You only have to look at Bloomberg’s US Startups Barometer to realise how successful Silicon Valley enterprises have been over the past 10 years.
Since 2009, the overall health of the business environment for private technology companies based in the USA has gone up more than 1000%.
Even so, the reason why this weekly indicator exists is because “few business communities swing from boom to bust as reliably as startups.” For every success story, there are dozens of failures.
If you’ve recently launched a startup or are thinking of setting up your own enterprise, here’s 5 mistakes to avoid from those who have experienced the pitfalls of business first hand.
1.Choosing the wrong business entity type
The structure you choose for your business will affect you in a variety of different ways – financially, legally and personally. If you opt for the wrong one, you could put your assets at risk and have to fill out a mountain of tax forms.
“Carefully review your options before deciding on your business structure,” says serial entrepreneur Nellie Akalp. “I recommend enlisting the guidance of an attorney, accountant, tax advisor, and/or other qualified professionals to ensure you understand the pros and cons of each business entity type.”
2.Misinterpreting the market
“The biggest mistake a business owner can make when launching a startup is misinterpreting the market,” says Nabeel Mushtaq, COO and co-founder, AskforTask. “Whether it is underestimating [or] overestimating costs, appealing to the wrong target demographic, or poorly gauging the demand, misinterpreting your market can end your business before it even starts.”
The lesson here is to conduct comprehensive market research ahead of time and to develop a financially watertight business plan.
3.Not doing it for the right reasons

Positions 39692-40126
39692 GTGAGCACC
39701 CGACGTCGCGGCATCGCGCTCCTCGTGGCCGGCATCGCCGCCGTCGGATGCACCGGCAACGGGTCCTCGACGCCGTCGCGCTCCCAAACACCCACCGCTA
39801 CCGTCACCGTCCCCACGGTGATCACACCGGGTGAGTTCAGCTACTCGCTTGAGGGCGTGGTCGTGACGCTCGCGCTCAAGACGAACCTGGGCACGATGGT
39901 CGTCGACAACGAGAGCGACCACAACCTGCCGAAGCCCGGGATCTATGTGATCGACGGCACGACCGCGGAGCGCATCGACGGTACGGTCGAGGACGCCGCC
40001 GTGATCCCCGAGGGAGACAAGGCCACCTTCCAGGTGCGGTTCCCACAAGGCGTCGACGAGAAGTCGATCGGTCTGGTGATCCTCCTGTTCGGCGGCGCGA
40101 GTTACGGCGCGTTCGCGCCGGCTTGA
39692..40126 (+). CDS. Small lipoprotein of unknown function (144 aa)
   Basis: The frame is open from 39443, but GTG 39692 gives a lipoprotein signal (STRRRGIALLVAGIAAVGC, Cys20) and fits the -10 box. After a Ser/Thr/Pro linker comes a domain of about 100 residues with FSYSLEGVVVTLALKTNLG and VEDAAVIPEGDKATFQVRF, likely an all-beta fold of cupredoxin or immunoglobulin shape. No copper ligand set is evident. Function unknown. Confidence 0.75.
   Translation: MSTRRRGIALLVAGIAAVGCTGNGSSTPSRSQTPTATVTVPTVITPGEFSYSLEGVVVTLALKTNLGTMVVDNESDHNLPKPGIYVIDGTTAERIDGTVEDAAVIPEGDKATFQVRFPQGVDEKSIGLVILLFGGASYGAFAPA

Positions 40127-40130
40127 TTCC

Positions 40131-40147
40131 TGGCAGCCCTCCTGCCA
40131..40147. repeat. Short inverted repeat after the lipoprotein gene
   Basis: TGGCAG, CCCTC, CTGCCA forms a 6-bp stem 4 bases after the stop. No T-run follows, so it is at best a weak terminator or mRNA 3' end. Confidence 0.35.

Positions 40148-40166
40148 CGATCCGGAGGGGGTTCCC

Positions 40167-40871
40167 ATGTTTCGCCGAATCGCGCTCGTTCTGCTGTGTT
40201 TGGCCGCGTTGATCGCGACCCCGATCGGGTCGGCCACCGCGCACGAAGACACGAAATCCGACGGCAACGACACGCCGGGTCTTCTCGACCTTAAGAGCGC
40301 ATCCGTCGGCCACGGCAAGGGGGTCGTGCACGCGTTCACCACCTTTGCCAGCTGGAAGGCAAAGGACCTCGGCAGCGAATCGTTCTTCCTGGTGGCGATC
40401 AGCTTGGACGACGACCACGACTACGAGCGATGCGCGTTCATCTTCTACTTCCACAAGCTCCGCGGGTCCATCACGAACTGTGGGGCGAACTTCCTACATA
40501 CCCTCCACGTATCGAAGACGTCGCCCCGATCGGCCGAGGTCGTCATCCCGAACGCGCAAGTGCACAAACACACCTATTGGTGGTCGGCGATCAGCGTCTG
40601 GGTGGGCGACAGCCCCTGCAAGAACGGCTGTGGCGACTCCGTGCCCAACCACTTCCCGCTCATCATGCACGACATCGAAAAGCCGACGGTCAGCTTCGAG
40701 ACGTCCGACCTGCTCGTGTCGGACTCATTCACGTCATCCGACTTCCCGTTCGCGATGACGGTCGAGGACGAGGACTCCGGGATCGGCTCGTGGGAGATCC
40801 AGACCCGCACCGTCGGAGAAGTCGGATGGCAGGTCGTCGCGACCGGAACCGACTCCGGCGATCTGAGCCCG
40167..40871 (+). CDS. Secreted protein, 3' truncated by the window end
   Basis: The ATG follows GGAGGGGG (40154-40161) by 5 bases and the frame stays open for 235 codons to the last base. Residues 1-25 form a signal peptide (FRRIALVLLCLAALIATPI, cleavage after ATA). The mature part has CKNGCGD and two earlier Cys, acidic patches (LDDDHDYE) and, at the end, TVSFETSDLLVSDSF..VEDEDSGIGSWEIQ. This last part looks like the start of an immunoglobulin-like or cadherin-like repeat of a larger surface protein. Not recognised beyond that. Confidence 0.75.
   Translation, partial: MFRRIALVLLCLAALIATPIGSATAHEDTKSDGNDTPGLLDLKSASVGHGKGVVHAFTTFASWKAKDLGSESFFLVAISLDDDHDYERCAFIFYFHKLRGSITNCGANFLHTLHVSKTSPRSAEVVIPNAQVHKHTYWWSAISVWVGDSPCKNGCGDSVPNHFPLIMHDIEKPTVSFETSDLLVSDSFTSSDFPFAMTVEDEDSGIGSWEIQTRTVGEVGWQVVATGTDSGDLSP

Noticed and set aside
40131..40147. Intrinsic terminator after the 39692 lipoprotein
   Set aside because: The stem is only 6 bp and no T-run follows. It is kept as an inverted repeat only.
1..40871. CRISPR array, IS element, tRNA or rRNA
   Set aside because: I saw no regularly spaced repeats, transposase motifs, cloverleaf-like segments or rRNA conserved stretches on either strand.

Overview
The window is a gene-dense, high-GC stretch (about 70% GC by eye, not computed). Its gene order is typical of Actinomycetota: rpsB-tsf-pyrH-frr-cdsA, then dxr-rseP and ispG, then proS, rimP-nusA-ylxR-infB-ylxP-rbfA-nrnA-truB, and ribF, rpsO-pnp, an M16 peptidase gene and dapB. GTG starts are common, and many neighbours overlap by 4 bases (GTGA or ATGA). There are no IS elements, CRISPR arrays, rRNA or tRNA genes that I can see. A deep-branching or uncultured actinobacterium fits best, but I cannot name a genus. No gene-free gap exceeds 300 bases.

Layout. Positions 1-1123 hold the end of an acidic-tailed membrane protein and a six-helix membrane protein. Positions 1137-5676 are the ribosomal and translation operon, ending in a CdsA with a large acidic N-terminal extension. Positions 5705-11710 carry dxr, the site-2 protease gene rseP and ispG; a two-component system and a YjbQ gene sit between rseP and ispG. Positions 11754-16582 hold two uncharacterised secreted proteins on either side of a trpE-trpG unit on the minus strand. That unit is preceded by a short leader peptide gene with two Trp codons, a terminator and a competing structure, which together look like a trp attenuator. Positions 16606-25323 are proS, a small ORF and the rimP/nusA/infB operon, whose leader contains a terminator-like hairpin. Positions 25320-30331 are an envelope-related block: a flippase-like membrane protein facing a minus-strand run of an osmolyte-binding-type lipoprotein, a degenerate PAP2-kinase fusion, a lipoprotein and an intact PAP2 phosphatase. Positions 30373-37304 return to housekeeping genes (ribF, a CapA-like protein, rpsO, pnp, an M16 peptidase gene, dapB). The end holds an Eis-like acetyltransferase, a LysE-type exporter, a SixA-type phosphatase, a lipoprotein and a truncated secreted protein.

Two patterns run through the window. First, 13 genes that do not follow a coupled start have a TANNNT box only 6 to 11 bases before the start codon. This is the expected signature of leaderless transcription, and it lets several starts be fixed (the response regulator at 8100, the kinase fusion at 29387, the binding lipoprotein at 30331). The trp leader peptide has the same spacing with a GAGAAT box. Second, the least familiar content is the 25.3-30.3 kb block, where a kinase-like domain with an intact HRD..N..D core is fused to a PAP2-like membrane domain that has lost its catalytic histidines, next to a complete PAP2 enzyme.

Some might be motivated by a better work/life balance and the opportunity to be their own boss, while others will be interested in more money and power. But no matter your motivation for starting up a business, make sure you do it for the right reasons, ideally in industry you’re passionate about.
“The problem you want to solve, the people you solve it for (your potential customers) and the people you co-found with should really mean something to you,” says digital entrepreneur and public speaker Andreas Diehl. “You should be prepared to work on that for the next 10 years. Otherwise, you waste your time and you will most likely burn out.”
4.Rushing recruitment and hiring the wrong staff
According to US Startup Outlook, access to talent (63%) was the critical issue affecting startups in 2019. Although a lot will depend on the nature of your business, you can’t underestimate the importance of people power.
“To work in a startup, you need to be a self-starter with vision and ideally team members need to be aligned with the greater mission,” says Maryam Henein, editor-in-chief of HoneyColony. “Many times my gut indicated that a person didn’t have the stamina it takes for whatever reason.”
5.Failing to delegate or micromanaging your workforce
“As a startup, there is sometimes a lack of self-awareness,” says Matt Pyke, founder and CEO, Fly High Media. “Founders in the early stage are not great at delegating work to their team members.”
Sure, you’ll be focused on cutting costs wherever possible, but delegating tasks that aren’t your strong point will pay dividends in the long run.